Israeli history photo of the week: Hebrew U. Opening 1925

Jpost feature: A Library of Congress collection of photographs that document Israel before creation of state.

April 5, 2012 13:33
1 minute read.
University opening

University opening. (photo credit: American Colony-Jerusalem-Photo Dept.)

The Library of Congress has recently digitalized a collection of over 10,000 photographs, taken by the "American Colony" in Jerusalem, a group of Christian utopians who lived in Jerusalem between 1881 and the 1940s. The photographers returned to the US, and bequeathed their massive collection to the Library of Congress in 1978. The collection includes Winston Churchill's visit to Jerusalem, Jewish expulsions from the Old City during Arab riots, and the building of Tel Aviv.

The establishment of the Hebrew University on Mt. Scopus was clearly a momentous event in the minds of Zionist leaders who had dreamt of such a Jewish university since the 1880s.

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The first photograph commemorates the laying of the foundation stone of the Hebrew University on July 24, 1918, just eight months after British forces captured Jerusalem in a major and bloody campaign. Attending the ceremony was Lord Author James Balfour, who, serving as British Foreign Secretary, drafted the Balfour Declaration on November 2, 1917.  The document declared, "His Majesty's government view with favor the establishment in Palestine of a national home for the Jewish people."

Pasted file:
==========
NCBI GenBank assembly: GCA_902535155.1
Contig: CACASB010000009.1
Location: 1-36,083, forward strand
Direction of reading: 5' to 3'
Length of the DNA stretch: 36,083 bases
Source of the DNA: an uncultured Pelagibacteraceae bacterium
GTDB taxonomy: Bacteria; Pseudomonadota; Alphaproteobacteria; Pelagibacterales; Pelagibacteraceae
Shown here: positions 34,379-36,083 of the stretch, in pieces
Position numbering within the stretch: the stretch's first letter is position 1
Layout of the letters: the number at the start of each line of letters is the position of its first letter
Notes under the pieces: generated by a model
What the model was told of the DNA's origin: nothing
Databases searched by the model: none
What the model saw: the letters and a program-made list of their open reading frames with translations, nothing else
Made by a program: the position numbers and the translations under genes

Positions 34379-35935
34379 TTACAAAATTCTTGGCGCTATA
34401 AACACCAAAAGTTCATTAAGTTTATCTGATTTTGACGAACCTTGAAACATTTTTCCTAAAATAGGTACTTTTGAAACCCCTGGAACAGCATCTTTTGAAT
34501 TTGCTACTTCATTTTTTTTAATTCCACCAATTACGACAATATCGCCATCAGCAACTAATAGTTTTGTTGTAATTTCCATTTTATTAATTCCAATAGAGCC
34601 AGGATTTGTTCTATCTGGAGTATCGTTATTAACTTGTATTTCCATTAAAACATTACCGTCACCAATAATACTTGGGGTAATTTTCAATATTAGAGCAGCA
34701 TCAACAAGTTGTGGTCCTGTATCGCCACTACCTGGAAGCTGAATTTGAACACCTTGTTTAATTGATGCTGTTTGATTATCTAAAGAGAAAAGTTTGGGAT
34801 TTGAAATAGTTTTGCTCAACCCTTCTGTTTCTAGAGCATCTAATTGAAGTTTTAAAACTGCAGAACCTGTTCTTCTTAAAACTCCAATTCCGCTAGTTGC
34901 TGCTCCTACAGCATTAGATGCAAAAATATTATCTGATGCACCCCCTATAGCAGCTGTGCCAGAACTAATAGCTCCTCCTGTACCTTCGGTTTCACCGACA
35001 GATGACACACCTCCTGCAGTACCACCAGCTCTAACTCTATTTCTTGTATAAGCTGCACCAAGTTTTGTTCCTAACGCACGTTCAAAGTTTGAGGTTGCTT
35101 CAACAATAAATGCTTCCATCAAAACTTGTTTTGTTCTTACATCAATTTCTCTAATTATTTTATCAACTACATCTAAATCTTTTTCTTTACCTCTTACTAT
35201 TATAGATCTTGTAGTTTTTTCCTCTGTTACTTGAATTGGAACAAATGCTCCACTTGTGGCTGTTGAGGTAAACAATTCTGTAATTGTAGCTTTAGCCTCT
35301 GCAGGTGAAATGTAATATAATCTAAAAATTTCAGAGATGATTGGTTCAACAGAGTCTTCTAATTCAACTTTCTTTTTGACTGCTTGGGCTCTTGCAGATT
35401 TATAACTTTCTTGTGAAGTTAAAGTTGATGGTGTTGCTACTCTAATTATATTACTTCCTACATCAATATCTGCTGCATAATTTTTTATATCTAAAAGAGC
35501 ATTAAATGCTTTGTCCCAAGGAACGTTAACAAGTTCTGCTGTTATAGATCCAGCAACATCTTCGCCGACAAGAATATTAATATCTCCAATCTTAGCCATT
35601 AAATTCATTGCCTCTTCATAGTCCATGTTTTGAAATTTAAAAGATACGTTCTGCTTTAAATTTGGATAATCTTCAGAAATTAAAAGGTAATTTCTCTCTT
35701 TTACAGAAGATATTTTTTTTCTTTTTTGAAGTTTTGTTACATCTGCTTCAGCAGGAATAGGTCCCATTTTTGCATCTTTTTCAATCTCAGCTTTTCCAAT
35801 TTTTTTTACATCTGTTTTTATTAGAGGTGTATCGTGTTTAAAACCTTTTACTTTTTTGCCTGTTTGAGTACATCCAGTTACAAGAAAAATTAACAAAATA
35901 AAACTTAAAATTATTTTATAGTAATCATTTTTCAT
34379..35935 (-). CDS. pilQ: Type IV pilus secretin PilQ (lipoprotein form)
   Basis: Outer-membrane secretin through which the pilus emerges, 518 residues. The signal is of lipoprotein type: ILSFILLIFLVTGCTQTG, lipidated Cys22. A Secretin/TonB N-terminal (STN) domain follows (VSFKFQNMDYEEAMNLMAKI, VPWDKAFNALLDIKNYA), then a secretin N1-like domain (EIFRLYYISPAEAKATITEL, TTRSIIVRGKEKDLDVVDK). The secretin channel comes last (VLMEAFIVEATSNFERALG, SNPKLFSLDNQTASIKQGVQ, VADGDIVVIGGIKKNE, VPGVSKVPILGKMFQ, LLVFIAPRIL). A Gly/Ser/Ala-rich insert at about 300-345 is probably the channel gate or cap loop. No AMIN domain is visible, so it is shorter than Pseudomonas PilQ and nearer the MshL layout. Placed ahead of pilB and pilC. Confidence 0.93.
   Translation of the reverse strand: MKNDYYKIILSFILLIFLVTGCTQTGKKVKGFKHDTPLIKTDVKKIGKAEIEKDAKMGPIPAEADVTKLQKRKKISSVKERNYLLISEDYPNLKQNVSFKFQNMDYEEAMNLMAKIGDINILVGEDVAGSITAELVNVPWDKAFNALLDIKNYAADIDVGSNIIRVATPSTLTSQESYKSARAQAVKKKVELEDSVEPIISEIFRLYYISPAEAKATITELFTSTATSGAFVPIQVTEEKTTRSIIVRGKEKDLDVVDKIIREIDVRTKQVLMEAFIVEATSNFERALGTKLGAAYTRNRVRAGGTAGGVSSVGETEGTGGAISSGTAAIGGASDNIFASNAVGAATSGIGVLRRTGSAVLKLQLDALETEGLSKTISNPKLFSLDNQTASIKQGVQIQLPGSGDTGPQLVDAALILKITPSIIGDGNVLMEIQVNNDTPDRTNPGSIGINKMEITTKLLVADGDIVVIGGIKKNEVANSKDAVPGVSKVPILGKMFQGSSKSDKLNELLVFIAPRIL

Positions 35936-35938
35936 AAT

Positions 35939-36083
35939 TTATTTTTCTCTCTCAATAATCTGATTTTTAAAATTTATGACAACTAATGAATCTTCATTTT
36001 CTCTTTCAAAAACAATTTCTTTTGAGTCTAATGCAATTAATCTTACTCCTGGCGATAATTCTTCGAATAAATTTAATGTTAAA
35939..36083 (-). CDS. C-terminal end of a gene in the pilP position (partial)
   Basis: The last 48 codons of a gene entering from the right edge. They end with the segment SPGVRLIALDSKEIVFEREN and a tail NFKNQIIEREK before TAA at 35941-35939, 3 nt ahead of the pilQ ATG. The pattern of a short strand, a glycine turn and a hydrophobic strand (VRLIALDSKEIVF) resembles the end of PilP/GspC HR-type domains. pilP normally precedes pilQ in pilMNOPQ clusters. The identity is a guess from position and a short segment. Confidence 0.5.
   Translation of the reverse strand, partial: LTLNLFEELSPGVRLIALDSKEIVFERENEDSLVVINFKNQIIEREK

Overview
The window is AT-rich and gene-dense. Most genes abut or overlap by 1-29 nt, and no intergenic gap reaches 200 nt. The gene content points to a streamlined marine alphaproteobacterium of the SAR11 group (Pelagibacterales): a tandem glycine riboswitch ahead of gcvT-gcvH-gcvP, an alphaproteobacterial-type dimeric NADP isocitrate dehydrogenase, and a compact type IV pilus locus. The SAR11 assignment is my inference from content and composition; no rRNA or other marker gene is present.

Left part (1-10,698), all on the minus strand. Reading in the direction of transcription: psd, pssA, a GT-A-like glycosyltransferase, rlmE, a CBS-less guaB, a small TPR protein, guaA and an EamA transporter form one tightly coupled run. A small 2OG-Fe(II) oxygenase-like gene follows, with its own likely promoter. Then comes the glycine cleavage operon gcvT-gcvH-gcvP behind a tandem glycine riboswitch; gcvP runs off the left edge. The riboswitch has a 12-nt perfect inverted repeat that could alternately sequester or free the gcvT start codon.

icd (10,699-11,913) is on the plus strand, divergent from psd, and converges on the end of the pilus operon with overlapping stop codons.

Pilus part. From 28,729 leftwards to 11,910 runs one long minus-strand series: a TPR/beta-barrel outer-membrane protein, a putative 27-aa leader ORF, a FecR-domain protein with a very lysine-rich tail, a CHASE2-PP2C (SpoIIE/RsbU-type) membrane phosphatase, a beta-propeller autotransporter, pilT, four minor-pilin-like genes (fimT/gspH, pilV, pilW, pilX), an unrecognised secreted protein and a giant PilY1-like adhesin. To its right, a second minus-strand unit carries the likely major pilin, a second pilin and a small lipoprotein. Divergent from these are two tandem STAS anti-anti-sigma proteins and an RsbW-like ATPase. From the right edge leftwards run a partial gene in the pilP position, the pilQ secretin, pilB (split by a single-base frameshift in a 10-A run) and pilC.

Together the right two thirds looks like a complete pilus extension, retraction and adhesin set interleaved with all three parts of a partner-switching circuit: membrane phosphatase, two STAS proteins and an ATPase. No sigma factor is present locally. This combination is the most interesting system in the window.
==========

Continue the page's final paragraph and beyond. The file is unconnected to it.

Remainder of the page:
On March 28, 1921, Colonial Secretary Winston Churchill visited Jerusalem and planted a tree at the Mt Scopus location of the future university. 

On April 1, 1925 a ceremony was held on Mt. Scopus to announce the official opening of the university. Lord Balfour and Chaim Weizmann, a Zionist leader who would later become Israel's first president, were among the leaders to speak at the gathering.

More photos can be viewed at

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